Stature Isn't Enough
What can Gen. Wesley Clark add to the race, with nine Democrats already running? Sure, Clark has military experience—a 34-year active-duty career in which he rose to the rank of four-star general. "I think I'm the best person to look after the future of this country and keep us safe," he told an interviewer. But John Kerry also has military experience. And Democrats are not exactly a warrior culture. "I don't think the activist base of the Democratic Party is hungering for a military candidacy," commented David Nyhan, a syndicated columnist and seasoned New Hampshire observer.
Yes, Clark is a Washington outsider. "I've never been in elected politics at all," Clark said. "I believe in public service in uniform." But Howard Dean is running as a Washington outsider, too. Dean constantly attacks his rivals as "Washington Democrats" who sold the party out on Iraq.
And, yes, Clark is a Southerner. But so are John Edwards and Bob Graham.
What Clark brings, uniquely, is a combination of the above. "He actually combines a number of attributes that I think are attractive in some of our candidates, and he has the potential to cause heartburn across this field," said Doug Hattaway, communications director for Al Gore's 2000 campaign.
When Clark declared his candidacy last week, it may have been a turning point in the 2004 campaign. Clark instantly vaulted ahead of the other contenders, according to a Newsweek poll—14 percent for Clark, 12 percent each for Dean and Joe Lieberman, and 10 percent for Kerry, with the other candidates in single digits. For a newcomer like Clark to move to the top of the pack so quickly says something about the rest of the field.
The same Newsweek poll shows President Bush continuing to lose support. The president's approval rating is down to 51 percent, his lowest ever. Approval of his handling of Iraq has dropped below 50 percent for the first time. Disapproval of his handling of the economy is up to 57 percent.
Bush is looking more and more vulnerable. But to whom? In a trial heat for November 2004, Bush led Dean by 14 points (52 percent to 38 percent). He led Clark by a statistically insignificant 4 points (47 percent to 43 percent). Bush looks beatable, and Clark looks electable. That's the secret of Clark's appeal.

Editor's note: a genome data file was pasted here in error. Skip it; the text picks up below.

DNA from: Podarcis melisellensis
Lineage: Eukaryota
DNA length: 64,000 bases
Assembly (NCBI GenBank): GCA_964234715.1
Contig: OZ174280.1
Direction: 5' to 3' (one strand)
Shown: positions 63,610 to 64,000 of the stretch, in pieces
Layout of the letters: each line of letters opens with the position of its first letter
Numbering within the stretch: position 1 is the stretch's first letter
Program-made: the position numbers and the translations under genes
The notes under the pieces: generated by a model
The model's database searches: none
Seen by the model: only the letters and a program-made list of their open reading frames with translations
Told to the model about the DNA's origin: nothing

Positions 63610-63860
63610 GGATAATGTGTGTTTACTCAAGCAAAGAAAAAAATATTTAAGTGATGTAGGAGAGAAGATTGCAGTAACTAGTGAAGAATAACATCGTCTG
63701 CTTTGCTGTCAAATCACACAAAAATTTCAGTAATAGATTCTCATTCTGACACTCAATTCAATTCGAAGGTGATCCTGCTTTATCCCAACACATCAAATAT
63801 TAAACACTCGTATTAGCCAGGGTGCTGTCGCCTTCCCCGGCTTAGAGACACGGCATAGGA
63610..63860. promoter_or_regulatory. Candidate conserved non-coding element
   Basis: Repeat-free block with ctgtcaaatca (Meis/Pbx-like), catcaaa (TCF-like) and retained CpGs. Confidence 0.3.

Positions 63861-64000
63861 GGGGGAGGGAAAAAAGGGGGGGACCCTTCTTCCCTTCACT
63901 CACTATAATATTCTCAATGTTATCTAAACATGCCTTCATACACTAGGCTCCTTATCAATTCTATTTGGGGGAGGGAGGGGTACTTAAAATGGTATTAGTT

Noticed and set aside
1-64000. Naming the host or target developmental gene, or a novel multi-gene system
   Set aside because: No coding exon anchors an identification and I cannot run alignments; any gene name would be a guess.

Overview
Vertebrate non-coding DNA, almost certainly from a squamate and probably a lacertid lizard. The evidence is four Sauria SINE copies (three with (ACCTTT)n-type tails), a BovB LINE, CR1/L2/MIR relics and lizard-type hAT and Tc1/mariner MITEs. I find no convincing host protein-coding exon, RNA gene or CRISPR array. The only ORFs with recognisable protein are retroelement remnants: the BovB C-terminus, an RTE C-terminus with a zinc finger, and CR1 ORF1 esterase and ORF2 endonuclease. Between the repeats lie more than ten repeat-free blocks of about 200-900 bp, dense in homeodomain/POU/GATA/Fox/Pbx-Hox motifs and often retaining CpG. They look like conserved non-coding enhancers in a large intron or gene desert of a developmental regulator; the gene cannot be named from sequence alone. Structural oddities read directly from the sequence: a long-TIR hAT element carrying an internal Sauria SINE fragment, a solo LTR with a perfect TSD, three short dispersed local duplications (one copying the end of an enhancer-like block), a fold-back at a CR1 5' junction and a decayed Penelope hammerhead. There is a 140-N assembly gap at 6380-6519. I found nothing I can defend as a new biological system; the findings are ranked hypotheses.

Clark acknowledges that he voted for Richard Nixon and Ronald Reagan. Is he a real Democrat? Democrats aren't asking too many questions, but he seems OK on the party's litmus-test issues. He describes himself as pro-choice on abortion. He supports affirmative action. While he does not support gay marriage, he says, "I support civil unions."
He is fluent in Spanish, having learned the language when he served as chief of the military's Southern Command in Latin America. And talk about covering all the bases: His father was Jewish, he was raised a Southern Baptist, and he converted to Catholicism when he married.
Clark is critical of Bush's tax cuts. He says he would "protect the tax cuts ordinary people have received" while repealing the cuts for the rich. "I don't exclude the possibility" of raising taxes, he said. "You can't have guns and butter at the same time."
The general's late entry into the race is causing some problems for his campaign. Fundraising, though, may not be one of them—not if Clark solidifies his front-runner status and continues to run best against Bush. The more serious problem is the campaign's apparent lack of structure and strategy. On some big issues, such as universal health insurance, the candidate simply hasn't figured out his message. "I don't know enough to give you a comprehensive answer at this point," Clark told an Iowa voter.
Clark's political inexperience became embarrassingly clear when the general was forced to reverse himself on what is supposed to be the defining issue of his campaign—the war in Iraq. When reporters asked him the day after he entered the race whether he would have voted for the congressional resolution authorizing the U.S. invasion, Clark's immediate response was, "I don't know if I would have or not.... On balance, I probably would have voted for it."
That answer sent shock waves through the Democratic Party. The next day, Clark reversed himself, saying, "I never would have voted for war. What I would have voted for is leverage. Leverage for the United States to avoid a war." Democrats have to ask themselves a troubling question: Is this guy ready for prime time?
What has defined the Democratic race so far is the intense anger at Bush among rank-and-file Democrats. It caught the Washington-based candidates by surprise. And it gave Dean his early momentum.
Can Clark tap into the Democrats' fury at Bush? Maybe. "It must be $150 [billion], $160 billion of the American people's money that's being taken from us—from these children on this playground—it's being put into Iraq," he told an interviewer in Little Rock.
Clark has one big advantage over Dean and all of the other Democratic contenders: stature. What gives Clark stature? Three words: supreme allied commander. Plus Rhodes scholar. Plus first in his class at West Point. But all that stature won't give Clark victory in the Democratic race unless he uses it to frame a case against Bush.